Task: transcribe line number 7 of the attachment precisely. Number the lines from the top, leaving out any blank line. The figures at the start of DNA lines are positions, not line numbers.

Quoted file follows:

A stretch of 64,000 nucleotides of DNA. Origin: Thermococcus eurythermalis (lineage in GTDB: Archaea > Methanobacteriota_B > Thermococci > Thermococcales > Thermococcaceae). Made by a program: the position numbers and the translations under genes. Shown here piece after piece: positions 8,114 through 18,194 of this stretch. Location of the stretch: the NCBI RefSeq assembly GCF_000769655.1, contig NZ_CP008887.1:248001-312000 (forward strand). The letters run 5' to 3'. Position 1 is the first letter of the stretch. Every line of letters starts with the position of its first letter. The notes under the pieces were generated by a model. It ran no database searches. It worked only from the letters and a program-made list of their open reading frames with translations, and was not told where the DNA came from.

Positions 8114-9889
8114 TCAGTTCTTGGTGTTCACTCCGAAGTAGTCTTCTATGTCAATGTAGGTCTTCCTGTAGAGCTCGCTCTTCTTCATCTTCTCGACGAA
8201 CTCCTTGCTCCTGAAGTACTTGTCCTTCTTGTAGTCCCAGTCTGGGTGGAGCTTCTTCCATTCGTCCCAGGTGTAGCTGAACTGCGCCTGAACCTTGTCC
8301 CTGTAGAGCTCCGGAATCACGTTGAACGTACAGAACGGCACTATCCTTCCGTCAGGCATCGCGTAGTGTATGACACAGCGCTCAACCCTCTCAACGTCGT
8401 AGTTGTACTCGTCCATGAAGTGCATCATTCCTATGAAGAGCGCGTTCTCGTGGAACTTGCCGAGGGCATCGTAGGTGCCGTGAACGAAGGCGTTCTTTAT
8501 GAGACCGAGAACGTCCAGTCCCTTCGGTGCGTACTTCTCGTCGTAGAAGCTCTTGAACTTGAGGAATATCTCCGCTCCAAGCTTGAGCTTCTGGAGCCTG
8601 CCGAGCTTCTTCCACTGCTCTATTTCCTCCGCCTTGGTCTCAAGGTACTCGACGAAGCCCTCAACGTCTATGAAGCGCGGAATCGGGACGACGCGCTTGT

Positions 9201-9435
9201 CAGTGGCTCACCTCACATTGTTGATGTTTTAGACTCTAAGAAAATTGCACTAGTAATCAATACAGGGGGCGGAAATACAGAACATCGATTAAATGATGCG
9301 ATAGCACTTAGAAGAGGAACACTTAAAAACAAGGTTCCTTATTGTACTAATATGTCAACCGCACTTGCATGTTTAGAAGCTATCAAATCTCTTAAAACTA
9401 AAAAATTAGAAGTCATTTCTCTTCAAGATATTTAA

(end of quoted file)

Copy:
8501 GAGACCGAGAACGTCCAGTCCCTTCGGTGCGTACTTCTCGTCGTAGAAGCTCTTGAACTTGAGGAATATCTCCGCTCCAAGCTTGAGCTTCTGGAGCCTG